The Gamification of Everything

As I was leaving my local Citibank branch the other day, a customer service rep flagged me down.



As I was leaving my local Citibank branch the other day, a customer service rep flagged me down. Smiling and eager, she had what looked like a pamphlet in Citibank blue to press on me. But it wasn’t an announcement of a new type of account or a branch opening. It was an invitation to play a game. If I returned in exactly a week, it explained, I could have the card’s Quick Response code scanned – on that date and that date only – and if it proved a winner, I would get a cash prize: $15, $50 or, at most, $200.

I’d just been gamified. It was the first time a bank wanted to play with me, but it wasn’t my first experience. And given current trends, it certainly won’t be my last. “Gamification” – weaving games (or at least the compelling elements of games) into work, banking, marketing, Internet security, school, health care, politics and many other serious pursuits – is suddenly pervasive. By 2014, the technology research firm Gartner predicts, more than 70 percent of Forbes Global 2000 organizations will offer at least one “gamified” experience. And in a recent poll of 1,021 Internet experts conducted by Pew and North Carolina’s Elon University, 53 percent expected gamification to be widely used in workplaces by 2020. Governments, too, are chasing gamification as a means to encourage healthy behavior, tax compliance, power conservation and highway safety. Pro-gamification arguments have won converts around the world at the top of the leadership pyramid. In the fall of 2011, for example, Constance Steinkuehler, a University of Wisconsin expert on video games in education, joined the White House Office of Science and Technology Policy and was charged with exploring the potential of gamification for a broad range of policy goals.

No wonder, then, that there are some (for example, the experts at the Website, an indispensable hub of information and opinion on the movement) who have proclaimed gamification the next big disrupter, bound to bring profound change to many aspects of business and society. No wonder, either, that this has led others (including Gartner), to warn about inflated expectations and hype. A year after it made that prediction about widespread gamification in the Global 2000, the research firm added another forecast: “By 2014, 80 percent of current gamified applications will fail to meet business objectives primarily because of poor design.”

Even though you’re going to be seeing and reading a lot about what gamification can do for your business, it’s clear that this new approach can’t solve all the problems companies hope for it to address. Yet it’s equally certain that gamification is not just a buzzword. When the task is learning algebra, quitting smoking, military recruiting, mastering regulations, improving the way one interacts with customers or making a life worth living out of a 99-year prison sentence, gaming elements have been shown to make players abler, happier and more committed to their goals. Gamification is here to stay, and insight into its workings can help you distinguish substance from hype.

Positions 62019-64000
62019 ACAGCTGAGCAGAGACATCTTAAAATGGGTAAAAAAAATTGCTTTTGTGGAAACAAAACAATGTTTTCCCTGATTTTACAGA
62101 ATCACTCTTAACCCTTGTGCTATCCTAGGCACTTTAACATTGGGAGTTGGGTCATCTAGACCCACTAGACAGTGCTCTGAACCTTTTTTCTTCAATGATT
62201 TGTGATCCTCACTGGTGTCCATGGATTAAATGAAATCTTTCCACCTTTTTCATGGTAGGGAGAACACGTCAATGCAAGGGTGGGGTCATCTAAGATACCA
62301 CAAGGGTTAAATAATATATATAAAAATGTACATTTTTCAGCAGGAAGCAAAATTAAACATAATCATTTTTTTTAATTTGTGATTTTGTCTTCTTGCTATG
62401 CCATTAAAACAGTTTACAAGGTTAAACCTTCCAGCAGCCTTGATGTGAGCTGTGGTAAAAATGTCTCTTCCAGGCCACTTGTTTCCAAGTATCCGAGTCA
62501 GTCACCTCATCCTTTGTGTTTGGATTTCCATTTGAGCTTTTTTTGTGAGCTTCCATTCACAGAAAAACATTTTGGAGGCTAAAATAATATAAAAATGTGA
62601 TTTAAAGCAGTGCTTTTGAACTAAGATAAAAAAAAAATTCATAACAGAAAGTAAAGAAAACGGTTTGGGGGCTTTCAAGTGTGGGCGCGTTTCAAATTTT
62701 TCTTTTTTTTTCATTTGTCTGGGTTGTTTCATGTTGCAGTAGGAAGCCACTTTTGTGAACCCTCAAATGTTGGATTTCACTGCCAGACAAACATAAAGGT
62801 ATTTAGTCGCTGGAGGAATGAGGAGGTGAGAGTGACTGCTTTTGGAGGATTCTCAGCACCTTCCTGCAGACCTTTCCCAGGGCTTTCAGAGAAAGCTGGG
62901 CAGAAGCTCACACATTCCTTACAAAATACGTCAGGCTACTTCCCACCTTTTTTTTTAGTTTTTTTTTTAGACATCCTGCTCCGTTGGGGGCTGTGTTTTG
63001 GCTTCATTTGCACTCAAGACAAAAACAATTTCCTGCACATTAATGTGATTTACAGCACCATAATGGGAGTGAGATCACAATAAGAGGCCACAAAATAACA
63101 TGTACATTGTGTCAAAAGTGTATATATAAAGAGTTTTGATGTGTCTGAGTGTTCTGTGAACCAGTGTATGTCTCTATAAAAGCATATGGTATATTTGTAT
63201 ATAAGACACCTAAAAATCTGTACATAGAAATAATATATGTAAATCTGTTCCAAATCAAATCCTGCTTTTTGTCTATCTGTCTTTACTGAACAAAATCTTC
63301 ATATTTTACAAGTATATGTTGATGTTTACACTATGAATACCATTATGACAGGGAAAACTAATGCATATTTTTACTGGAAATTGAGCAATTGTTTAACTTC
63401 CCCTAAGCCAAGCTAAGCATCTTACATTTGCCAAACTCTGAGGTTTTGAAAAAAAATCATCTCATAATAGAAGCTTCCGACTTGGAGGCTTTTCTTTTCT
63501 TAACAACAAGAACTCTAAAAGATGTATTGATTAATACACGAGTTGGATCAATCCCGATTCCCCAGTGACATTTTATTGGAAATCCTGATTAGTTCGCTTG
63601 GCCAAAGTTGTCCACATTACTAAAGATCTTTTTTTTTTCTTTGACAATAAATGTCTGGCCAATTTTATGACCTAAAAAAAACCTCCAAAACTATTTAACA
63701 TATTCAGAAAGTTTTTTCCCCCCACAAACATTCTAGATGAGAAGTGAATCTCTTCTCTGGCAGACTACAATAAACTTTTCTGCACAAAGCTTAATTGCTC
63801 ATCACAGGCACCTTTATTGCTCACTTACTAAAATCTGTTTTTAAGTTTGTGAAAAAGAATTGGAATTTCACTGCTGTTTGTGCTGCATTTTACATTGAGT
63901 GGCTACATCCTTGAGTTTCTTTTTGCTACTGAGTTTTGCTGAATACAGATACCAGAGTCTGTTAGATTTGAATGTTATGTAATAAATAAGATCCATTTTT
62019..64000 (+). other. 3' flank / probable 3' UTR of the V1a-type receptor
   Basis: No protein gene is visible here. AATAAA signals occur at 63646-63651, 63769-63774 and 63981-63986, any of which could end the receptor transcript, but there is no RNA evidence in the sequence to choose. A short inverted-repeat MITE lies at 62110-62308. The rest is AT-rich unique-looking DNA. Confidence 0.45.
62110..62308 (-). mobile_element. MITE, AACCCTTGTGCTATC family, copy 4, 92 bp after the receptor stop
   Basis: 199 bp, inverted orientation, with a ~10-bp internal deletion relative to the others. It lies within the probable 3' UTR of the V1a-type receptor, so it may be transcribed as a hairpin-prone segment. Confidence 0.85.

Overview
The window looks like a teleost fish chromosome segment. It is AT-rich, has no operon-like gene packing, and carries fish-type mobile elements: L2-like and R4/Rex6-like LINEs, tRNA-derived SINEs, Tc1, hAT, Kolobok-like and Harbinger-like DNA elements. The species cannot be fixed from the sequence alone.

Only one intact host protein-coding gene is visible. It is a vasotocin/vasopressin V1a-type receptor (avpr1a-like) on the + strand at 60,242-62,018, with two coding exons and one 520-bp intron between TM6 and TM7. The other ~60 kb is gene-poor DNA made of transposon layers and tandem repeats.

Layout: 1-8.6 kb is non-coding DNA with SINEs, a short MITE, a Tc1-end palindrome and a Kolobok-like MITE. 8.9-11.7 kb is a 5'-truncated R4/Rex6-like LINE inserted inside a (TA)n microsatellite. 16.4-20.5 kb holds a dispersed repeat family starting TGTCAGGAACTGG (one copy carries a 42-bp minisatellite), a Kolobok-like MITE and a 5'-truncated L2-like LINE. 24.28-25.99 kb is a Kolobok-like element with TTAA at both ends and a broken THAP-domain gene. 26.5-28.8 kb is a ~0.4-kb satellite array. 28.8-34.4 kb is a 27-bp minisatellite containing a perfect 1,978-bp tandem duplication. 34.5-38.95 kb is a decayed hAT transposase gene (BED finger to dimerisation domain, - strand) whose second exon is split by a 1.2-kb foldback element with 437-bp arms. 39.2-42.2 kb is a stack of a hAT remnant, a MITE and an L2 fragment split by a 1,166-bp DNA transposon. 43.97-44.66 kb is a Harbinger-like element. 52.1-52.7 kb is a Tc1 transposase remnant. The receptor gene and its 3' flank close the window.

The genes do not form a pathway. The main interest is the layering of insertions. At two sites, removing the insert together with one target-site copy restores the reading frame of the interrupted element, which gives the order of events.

Gamification has most clearly proven itself in situations requiring a lot of brainpower on a well-defined but demanding task. Since 2008, for example, thousands of people around the world have played a video game called Foldit, in which they fold and twist greenish balloon-like shapes into structures. The chains are models of amino acids – the building blocks of proteins – and as they play the gamers eventually find the best possible structure for the available amino acids (the one that requires the least amount of energy to maintain). When they reach that end point for a specified collection of amino acids, the players have completed a job that used to be done exclusively by computational biologists with sophisticated software: They’ve worked out the structure of a protein. In fact, Foldit results have appeared in many high-impact journals. And according to a recent review in the magazine The Scientist, strategies that the competitive players have devised have proven to be better than the state-of-the-art algorithms that the game’s inventors use in their own protein-folding research.

The science projects seek to harness brainpower for discovery, but gamification can also engage and motivate participants to learn new things and change their behavior. For example, last year, the Swedish National Society for Road Safety created a “speed camera lottery” in Stockholm. At select traffic spots, drivers would see a digital display of their speed, as measured by radar, and a camera would snap a picture of their license plate. If they were over the speed limit, they got a ticket in the mail. However, drivers who were at or under the limit were automatically entered into a lottery to win money at the end of each month. The amount of money depended on the speeders – their fines went into the prize fund. The results were impressive. Over three days (24,857 cars photographed), the average car’s drive-by speed went down from 32 kilometers an hour to 25 – a 22 percent reduction. (And the idea was itself a product of gamification: “speed camera lottery” was the winning entry in a contest sponsored by Volkswagen.)